3. Creative Types Tend to be Tortured/Mentally Unbalanced/Addicted: Okay, so Vincent cut off his ear and Hemmingway reportedly drank like a fish, but come on! We're not all nuts. Hell, I don't even drink. I used to have a beer or two every now and then, but the old tummy doesn't like it now. And I hate drugs! Nope, you'll always find me stone cold sober. And I'm neither tortured nor suffering from any mental problem which would require professional intervention. I'm surprisingly, and perhaps, disappointingly, normal.
4. Artists Are Always Broke and Those That Aren't Totally Sold Out: Anyone who has followed me for more than half a second knows my distaste for the starving artist myth. I don't know how that became such a romantic notion, but there is nothing romantic about poverty or starving. Don't believe me? Do your own research, go on out tonight in the cold and interview a few people on the street who are both poor and hungry. Ask them how "romantic" it feels to them. Artists are no more broke than any other group. Some may not be able to live solely off their work and may have to have another job, but they're getting by. No one does their best work when all they can think about is hopefully getting something to put in their stomach. And as for the selling out, what is that? The implication of the term is that somehow any artist who isn't starving must have compromised their integrity, artistic or otherwise, for the almighty dollar and therefore, their work is no longer true art. Jealous much? Professional artists create art as a profession, meaning that's what they do to make money. Selling out is just one of those empty phrases that means absolutely nothing.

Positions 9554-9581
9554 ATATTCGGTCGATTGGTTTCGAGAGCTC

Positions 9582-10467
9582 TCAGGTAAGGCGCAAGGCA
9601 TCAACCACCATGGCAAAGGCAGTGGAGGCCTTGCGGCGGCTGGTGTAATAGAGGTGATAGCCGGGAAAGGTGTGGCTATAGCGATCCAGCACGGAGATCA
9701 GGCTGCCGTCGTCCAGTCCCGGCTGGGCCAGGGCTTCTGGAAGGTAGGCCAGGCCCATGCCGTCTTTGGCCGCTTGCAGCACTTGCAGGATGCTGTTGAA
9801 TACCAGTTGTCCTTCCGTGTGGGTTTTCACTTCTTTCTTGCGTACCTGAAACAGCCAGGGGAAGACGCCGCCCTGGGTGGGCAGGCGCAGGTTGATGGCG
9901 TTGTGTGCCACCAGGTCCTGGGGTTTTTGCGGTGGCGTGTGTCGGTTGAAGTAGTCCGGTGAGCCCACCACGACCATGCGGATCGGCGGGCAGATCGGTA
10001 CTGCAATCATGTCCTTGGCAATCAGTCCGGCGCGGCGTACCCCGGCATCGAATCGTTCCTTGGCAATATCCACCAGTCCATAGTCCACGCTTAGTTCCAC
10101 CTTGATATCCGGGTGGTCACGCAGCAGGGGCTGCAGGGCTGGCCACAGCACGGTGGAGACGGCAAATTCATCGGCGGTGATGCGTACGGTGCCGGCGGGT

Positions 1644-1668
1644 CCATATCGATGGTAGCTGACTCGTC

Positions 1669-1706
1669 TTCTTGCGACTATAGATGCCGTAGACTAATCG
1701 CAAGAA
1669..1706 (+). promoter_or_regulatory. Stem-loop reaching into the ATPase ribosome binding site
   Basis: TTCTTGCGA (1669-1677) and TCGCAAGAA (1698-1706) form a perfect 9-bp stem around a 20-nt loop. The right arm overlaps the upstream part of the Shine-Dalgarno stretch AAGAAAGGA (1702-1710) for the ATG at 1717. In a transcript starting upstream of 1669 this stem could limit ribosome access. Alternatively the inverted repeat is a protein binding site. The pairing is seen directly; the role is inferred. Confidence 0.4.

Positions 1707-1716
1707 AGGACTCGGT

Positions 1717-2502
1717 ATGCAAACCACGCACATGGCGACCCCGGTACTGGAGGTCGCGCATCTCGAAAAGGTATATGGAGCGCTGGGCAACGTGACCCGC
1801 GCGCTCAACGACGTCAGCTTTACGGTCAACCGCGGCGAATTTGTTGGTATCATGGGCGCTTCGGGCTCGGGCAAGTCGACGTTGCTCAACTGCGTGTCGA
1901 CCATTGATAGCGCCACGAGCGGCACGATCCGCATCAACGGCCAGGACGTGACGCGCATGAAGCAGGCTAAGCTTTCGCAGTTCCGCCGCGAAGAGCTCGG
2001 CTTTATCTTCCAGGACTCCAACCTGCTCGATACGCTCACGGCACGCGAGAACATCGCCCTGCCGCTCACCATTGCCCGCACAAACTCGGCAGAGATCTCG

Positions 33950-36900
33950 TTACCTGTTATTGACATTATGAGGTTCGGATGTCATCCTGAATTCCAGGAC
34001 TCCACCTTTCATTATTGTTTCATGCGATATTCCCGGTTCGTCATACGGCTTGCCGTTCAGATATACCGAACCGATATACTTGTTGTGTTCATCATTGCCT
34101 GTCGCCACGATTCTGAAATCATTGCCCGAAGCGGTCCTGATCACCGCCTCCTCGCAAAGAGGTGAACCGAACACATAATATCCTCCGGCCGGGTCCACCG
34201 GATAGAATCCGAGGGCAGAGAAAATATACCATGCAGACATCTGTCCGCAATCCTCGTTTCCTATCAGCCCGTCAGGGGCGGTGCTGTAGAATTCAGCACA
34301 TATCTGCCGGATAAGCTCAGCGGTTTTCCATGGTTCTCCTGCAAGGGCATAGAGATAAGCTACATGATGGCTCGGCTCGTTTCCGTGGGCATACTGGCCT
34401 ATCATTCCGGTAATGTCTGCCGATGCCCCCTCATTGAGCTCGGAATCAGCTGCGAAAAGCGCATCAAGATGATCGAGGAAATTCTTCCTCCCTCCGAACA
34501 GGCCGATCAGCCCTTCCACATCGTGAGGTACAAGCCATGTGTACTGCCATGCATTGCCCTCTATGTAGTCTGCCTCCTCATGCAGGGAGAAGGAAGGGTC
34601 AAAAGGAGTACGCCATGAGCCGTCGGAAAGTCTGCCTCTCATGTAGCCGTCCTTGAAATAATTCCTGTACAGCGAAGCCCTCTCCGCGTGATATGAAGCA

5. Artists Are Irresistibly Sexy: You see this one in movies and romance novels time and time again, the woman seeks out a an artist to create a portrait she wants done. Or she happens to notice a man in the coffee shop, he's not classically handsome, but he's got his sketchbook and there's just something about him, she's drawn to him. In either scenario, this male artist type lives in a drafty, messy loft, supplies strewn all over and the female character finds herself compelled to follow him there. She can't help herself, there's just something so sensual, so sexy about him... Okay, yeah, that one's true. ;)